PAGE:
Mojo Rock Steady

Mojo Rock Steady

     
 

Clement "Coxsone" Dodd ruled the ska age, but as tempos slowed and the style downshifted into rocksteady, Duke Reid's Treasure Isle label came to the fore, pushing Studio One aside. Revenge was delivered by virtually every other producer on the isle, beginning in the mid- to late '70s as Studio One'sSee more details below

Overview

Clement "Coxsone" Dodd ruled the ska age, but as tempos slowed and the style downshifted into rocksteady, Duke Reid's Treasure Isle label came to the fore, pushing Studio One aside. Revenge was delivered by virtually every other producer on the isle, beginning in the mid- to late '70s as Studio One's gorgeous rocksteady melodies were resurrected in the new rockers style. With the demise of the Skatalites, Roland Alphonso and Jackie Mittoo set up shop at Studio One with the rhythm team of Joe Isaacs and Brian Atkinson. Under the Soul Brothers moniker, this unit laid down myriad scintillating instrumentals and phenomenal backings as ska evolved into rocksteady. As the new style took hold, the band's lineup shifted and was renamed the Soul Vendors, who, with Mittoo's arrangements, created some of the label's most enduring instrumentals and backings. The Heptones' Leroy Sibbles eventually took up bass and joined the group, guitarist Eric Frater enlisted, and under the moniker the Sound Dimension, helped lead Studio One into the reggae age. Mojo Rock Steady gives us a taste of all three of these seminal aggregates, and with them a clutch of classic riddims. The Soul Vendors' "Psychedelic Rock," incorrectly attributed to Sound Dimension, is today better known as the much versioned "Rockfort Rock" riddim, the Vendors' equally crucial "Death in the Arena" appears in its DJ version as "Whipping the Prince," while we get the original instrumental version of the title track and its DJ version. The instrumentals are magnificent, but the likes of the Gaylads, the Bassies, the Clarendonians, and the sublime Hortense Ellis easily hold up the vocal end of the set, while some of the best cuts come from virtual unknowns, like Hugh Godfrey's exciting "They Got to Go" and Denise Darlington's "Feel so Good." Unbelievably, beyond the instrumentals, few of these numbers were actually hits, with the set aimed more at the collector than the "best-of" crowds. But so strong was Studio One during this era that even this compilation of lesser lights shines bright.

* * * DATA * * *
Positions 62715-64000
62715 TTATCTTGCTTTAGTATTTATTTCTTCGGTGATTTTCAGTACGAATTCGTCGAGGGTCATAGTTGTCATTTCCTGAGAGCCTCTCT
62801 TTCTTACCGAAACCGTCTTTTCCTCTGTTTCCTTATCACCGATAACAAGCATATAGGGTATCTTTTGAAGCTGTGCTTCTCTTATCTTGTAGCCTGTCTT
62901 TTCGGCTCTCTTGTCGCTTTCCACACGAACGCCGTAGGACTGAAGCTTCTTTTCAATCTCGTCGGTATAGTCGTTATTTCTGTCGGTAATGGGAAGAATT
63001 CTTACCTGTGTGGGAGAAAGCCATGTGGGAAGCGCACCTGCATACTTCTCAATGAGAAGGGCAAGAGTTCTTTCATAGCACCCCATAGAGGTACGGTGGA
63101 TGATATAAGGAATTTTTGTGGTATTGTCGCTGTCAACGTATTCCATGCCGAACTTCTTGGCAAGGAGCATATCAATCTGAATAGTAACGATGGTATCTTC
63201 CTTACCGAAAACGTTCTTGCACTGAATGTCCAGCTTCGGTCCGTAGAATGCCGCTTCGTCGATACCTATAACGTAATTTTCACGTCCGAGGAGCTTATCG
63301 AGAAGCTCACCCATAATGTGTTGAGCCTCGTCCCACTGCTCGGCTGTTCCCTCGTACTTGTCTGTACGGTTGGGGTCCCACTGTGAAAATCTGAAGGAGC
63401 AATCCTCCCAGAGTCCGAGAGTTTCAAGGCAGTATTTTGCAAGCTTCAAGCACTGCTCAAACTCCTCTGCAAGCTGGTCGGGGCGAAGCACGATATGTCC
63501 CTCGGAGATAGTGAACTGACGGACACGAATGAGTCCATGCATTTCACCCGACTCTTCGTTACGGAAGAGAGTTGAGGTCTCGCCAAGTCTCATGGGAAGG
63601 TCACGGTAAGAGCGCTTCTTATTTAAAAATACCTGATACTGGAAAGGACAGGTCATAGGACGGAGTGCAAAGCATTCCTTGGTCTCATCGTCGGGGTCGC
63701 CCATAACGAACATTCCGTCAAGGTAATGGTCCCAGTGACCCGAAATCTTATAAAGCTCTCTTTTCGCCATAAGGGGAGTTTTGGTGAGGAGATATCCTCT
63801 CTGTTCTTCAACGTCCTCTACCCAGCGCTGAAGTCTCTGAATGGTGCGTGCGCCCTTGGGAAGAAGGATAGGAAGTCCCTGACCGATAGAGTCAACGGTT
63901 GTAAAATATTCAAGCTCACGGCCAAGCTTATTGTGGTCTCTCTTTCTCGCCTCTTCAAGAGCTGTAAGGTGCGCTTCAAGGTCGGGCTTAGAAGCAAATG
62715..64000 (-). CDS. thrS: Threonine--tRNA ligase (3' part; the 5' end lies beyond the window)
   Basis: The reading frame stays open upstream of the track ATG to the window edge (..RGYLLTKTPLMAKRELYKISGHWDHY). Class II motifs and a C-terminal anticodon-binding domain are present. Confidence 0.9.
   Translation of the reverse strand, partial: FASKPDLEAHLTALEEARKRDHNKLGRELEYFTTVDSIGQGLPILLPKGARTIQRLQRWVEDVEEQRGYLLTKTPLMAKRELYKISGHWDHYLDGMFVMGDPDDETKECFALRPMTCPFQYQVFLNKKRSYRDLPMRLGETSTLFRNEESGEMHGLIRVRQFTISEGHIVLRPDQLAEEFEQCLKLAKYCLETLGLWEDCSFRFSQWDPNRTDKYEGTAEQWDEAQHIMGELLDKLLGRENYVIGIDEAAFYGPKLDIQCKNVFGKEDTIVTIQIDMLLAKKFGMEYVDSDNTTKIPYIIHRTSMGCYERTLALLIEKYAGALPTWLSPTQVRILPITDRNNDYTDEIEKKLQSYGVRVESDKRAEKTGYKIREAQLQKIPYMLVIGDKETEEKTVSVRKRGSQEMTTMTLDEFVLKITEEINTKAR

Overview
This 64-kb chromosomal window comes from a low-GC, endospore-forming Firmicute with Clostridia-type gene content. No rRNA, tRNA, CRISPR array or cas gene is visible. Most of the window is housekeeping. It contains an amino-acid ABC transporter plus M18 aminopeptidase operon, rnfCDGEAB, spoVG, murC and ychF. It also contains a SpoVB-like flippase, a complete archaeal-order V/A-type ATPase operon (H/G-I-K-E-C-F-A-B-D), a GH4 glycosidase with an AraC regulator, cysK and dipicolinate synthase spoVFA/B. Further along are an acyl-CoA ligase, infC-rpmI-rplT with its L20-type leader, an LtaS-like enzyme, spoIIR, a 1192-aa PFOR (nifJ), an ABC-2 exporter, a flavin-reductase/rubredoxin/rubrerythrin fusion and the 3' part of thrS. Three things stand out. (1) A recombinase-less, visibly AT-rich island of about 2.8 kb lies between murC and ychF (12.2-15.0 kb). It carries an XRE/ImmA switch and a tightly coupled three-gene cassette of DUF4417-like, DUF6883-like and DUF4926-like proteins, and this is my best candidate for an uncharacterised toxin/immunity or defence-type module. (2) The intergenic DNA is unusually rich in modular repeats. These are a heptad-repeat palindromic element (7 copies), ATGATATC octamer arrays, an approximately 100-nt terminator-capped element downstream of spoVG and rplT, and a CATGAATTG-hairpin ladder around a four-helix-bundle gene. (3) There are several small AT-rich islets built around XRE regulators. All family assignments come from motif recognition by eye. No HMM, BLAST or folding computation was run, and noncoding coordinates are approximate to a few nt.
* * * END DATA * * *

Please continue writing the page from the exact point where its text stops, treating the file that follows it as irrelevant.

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Product Details

Release Date:
02/28/1994
Label:
Heartbeat Records
UPC:
0011661763425
catalogNumber:
134

Related Subjects

Tracks

  1. Mojo Rock Steady  - Prince Francis
  2. I Am Free  -  Gaylads
  3. Psychedelic Rock (Rockfort Rock)  -  Sound Dimension
  4. They Got to Go @@Hugh Godfrey
  5. Take Me  - Roland Alphonso
  6. Hot and Cold  -  Soul Brothers
  7. Rockers Corner  - King Stitt
  8. Feel So Good  - Denise Darlington
  9. Mojo Rock Steady  -  Sound Dimension
  10. River Jordan @@Bassies
  11. Whipping the Prince @@Ellis, Alton & The Soul Vendors
  12. Secretly  - Hortense Ellis
  13. People Get Ready  -  Minstrels
  14. Rock and Sock  - Roland Alphonso
  15. Tables Gonna Turn  -  Clarendonians
  16. Africa  -  Gaylads

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Album Credits

Performance Credits

Alton Ellis   Track Performer
Soul Brothers   Track Performer
Roland Alphonso   Saxophone,Track Performer
Richard Ace   Keyboards
Bobby Ellis   Trumpet
Hortense Ellis   Track Performer
Gaylads   Track Performer
Jackie Mittoo   Organ
Sound Dimension   Track Performer
Clarendonians   Track Performer
Minstrels   Track Performer
King Stitt   Track Performer
Errol Walters   Guitar
Denise Darlington   Track Performer
Hector Williams   Drums
Joe Isaacs   Drums

Technical Credits

Alton Ellis   Composer
Clement "Coxsone" Dodd   Composer,Producer,Engineer
Hortense Ellis   Composer
Toby Mountain   Mastering
Jackson   Liner Notes

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